There is quite a bit of interest on Andrea Rossi’s Journal of Nuclear Physics concerning desalination plants. Desalination is traditionally a very expensive and time consuming process, which keeps it from being a commonly used source of fresh water. Granted, desalination is not the answer to all of the world’s water problems – there is not an infrastructure in place to pipe ocean water far inland to or from desalination plants.
For example, the Midwest United States is in a severe drought right now, and has gained little relief from Hurricane Isaac. The United States supplies, by some estimates, 30% of the world’s food. The continuing drought in this area, alone, has driven up worldwide food prices 10% between June and July. Grain as food for humans and for animals alike is much scarcer than in the past, and has reached a new record in cost. Soybeans increased in price by 17%. The drought has also resulted in the depletion of many heads of livestock. Not only is there insufficient water to sustain huge herds of cattle and sheep, there isn’t enough food for them, either. Hay and alfalfa crops have failed, pasture grasses are non-existent, and there is barely enough grain for domestic consumption and export.
As Hurricane Isaac floods the Mississippi River basin, Farmers in the Midwest wish there were some way to “pipe” that extra water to their dry fields.
The picture is not any better in parts of Africa. Mozambique has seen a 113% spike in the cost of maize. Sorghum from Southern Sudan is up 220%, and 180% in the rest of the country.
If there were ever a time for an international desalination program, and the infrastructures to support it, it is now. Pipelines of ocean water could be piped to crucial regions, where it could be desalinated on the spot. Or, it could be desalinated, and then pumped to affected areas.
Of course, there are those who would say that this would ultimately affect the ocean habitats, resulting in damage to oceans. But, currently, with the ice caps melting, perhaps there is a little extra water that the oceans can spare.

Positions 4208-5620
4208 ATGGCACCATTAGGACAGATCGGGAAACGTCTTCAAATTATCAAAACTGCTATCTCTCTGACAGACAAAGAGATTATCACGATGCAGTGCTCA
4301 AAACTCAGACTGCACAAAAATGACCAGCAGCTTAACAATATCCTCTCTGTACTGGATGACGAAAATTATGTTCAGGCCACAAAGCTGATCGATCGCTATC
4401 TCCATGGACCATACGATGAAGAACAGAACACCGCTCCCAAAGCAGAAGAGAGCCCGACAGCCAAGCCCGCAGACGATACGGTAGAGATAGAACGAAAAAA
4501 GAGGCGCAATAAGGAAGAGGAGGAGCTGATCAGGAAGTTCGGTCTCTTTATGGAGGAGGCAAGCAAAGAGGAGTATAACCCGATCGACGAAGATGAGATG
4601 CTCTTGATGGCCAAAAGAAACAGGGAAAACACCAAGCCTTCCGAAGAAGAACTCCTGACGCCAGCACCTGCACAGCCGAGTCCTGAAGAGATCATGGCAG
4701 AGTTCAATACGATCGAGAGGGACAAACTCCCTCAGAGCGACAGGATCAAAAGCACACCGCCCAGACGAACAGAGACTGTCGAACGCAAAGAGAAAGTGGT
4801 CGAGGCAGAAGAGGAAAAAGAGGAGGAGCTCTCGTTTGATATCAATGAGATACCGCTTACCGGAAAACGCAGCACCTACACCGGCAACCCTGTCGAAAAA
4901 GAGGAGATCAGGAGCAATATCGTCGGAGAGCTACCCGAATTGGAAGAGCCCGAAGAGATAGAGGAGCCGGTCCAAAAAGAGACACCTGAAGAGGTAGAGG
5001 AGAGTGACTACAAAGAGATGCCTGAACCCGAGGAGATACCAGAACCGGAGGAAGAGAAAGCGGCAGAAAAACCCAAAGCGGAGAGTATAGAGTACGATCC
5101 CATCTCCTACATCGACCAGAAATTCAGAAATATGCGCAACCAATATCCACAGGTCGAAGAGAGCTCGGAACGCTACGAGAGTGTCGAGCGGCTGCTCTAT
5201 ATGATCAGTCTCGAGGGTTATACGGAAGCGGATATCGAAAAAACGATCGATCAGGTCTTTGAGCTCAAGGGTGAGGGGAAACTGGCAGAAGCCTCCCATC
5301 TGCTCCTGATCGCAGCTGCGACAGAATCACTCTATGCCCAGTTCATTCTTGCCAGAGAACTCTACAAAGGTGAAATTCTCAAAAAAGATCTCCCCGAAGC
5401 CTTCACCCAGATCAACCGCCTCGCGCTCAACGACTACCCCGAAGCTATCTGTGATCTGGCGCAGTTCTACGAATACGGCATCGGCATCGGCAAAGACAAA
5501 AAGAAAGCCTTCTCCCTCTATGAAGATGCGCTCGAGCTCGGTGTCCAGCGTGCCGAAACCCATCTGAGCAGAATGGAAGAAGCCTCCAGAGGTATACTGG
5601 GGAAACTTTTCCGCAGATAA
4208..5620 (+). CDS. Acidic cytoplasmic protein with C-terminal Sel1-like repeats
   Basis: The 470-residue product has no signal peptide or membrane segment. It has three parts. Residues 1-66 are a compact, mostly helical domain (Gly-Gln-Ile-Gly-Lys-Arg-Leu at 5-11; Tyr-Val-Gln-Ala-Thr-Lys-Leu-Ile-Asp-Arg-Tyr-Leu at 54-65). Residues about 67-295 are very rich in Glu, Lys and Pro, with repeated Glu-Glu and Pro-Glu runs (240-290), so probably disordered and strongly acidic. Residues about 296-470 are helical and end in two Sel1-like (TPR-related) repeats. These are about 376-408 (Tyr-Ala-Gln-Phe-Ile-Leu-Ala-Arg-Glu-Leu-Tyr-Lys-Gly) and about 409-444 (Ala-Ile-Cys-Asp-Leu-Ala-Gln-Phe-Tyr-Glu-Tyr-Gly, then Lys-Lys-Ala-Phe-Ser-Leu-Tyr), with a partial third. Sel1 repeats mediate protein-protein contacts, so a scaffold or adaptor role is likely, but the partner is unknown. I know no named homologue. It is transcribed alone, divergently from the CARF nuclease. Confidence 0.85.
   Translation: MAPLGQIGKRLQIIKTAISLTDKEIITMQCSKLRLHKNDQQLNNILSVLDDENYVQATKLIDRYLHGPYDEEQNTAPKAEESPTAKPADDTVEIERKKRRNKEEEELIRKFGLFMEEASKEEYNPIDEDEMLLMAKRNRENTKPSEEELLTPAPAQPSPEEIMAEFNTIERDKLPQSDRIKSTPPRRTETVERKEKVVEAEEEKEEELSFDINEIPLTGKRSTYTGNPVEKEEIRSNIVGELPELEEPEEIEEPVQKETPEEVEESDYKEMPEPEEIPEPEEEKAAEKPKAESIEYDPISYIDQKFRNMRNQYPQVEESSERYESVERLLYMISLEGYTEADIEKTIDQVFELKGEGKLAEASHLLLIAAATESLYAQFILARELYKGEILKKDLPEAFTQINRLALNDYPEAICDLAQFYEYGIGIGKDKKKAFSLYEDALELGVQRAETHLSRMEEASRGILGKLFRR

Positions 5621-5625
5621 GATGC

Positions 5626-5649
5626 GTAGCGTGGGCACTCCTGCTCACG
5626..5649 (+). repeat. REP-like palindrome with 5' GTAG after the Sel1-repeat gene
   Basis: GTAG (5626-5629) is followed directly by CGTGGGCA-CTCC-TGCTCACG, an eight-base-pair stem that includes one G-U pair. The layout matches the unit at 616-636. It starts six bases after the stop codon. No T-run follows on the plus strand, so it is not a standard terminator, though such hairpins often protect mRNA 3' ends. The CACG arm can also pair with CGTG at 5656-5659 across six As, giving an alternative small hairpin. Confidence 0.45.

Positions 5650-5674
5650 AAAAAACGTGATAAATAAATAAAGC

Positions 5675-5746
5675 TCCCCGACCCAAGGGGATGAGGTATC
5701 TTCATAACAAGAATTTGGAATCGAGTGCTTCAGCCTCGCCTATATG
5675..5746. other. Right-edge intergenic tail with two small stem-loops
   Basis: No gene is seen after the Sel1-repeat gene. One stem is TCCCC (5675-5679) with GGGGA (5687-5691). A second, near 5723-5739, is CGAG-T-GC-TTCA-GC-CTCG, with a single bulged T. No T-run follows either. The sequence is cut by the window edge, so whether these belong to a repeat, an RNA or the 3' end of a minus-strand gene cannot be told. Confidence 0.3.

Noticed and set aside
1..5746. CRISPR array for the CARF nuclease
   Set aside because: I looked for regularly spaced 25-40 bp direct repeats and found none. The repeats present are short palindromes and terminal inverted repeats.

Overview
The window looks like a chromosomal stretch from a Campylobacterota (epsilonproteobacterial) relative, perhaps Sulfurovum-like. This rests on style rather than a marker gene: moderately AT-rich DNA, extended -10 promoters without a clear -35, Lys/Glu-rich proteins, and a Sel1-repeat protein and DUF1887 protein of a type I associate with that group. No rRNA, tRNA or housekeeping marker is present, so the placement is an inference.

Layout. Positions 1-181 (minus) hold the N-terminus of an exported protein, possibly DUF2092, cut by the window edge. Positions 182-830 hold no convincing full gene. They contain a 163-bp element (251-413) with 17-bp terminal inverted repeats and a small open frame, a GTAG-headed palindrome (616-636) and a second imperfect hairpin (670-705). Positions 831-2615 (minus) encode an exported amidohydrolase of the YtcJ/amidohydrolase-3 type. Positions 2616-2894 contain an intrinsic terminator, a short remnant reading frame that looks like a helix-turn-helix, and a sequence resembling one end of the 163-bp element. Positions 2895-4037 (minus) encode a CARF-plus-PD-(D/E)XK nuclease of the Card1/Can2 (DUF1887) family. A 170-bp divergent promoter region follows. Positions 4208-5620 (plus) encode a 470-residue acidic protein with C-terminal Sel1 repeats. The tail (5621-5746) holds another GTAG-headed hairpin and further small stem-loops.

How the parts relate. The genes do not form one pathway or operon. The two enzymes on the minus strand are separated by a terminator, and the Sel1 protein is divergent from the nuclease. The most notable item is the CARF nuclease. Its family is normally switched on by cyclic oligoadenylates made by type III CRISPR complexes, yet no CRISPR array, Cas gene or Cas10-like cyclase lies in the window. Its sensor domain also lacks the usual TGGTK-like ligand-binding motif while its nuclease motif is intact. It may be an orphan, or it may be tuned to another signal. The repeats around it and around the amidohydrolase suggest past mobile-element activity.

The desalination plants in operation are basically water treatment plants, with the additional step added of Reverse Osmosis. Reverse Osmosis is the act of forcing salt water through a semi-permeable membrane. This membrane removes almost all of the salt and contaminants in the ocean water. There are several different filters through which the water is forced, each straining out different sizes and types of contaminants. For instance, there is one step that removes oil. The final step involves filtering through a carbon filter to purify the taste. All of this requires high pressure water pumps to force the water through the filters. Maintenance and replacement of the filters themselves is a manor expense, as well.
However, according to figures available from Marin County, CA, removing the salt is the most expensive part of the process, taking up to 75% of the budget. The intake, pretreatment, and transmission of the water uses the same amount of energy as it does for regular water treatment.
With improved filtration systems, the pressure required to produce RO can be lowered. With that consideration, how much does it cost to desalinate water?
An average household, by some studies, uses 270 gallons of water a day. It takes 7.15 kWh of energy to desalinate 1000 gallons of water, which calculates to 1.9 kWhr per day to delsalinate water for a household each day.